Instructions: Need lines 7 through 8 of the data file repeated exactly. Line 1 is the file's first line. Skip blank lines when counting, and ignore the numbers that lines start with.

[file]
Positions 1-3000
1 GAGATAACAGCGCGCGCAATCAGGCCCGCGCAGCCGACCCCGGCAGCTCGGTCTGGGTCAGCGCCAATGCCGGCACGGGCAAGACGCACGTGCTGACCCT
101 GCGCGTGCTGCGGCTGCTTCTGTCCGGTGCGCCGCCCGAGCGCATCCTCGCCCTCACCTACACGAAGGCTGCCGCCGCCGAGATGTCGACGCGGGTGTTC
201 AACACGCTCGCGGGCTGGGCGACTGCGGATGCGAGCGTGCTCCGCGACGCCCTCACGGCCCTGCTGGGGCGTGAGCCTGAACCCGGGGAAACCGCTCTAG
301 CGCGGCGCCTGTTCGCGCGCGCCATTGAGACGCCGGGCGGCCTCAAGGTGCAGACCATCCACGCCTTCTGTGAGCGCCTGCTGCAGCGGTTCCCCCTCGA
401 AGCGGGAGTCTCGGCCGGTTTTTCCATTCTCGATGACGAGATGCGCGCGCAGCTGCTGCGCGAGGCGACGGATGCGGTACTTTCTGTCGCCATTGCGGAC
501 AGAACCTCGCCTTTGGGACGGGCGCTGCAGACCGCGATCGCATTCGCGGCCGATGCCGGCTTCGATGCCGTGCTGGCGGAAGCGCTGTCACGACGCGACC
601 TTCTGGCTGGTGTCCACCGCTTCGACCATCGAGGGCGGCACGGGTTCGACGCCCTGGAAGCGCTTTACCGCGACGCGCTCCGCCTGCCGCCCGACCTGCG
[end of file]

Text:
501 AGAACCTCGCCTTTGGGACGGGCGCTGCAGACCGCGATCGCATTCGCGGCCGATGCCGGCTTCGATGCCGTGCTGGCGGAAGCGCTGTCACGACGCGACC
601 TTCTGGCTGGTGTCCACCGCTTCGACCATCGAGGGCGGCACGGGTTCGACGCCCTGGAAGCGCTTTACCGCGACGCGCTCCGCCTGCCGCCCGACCTGCG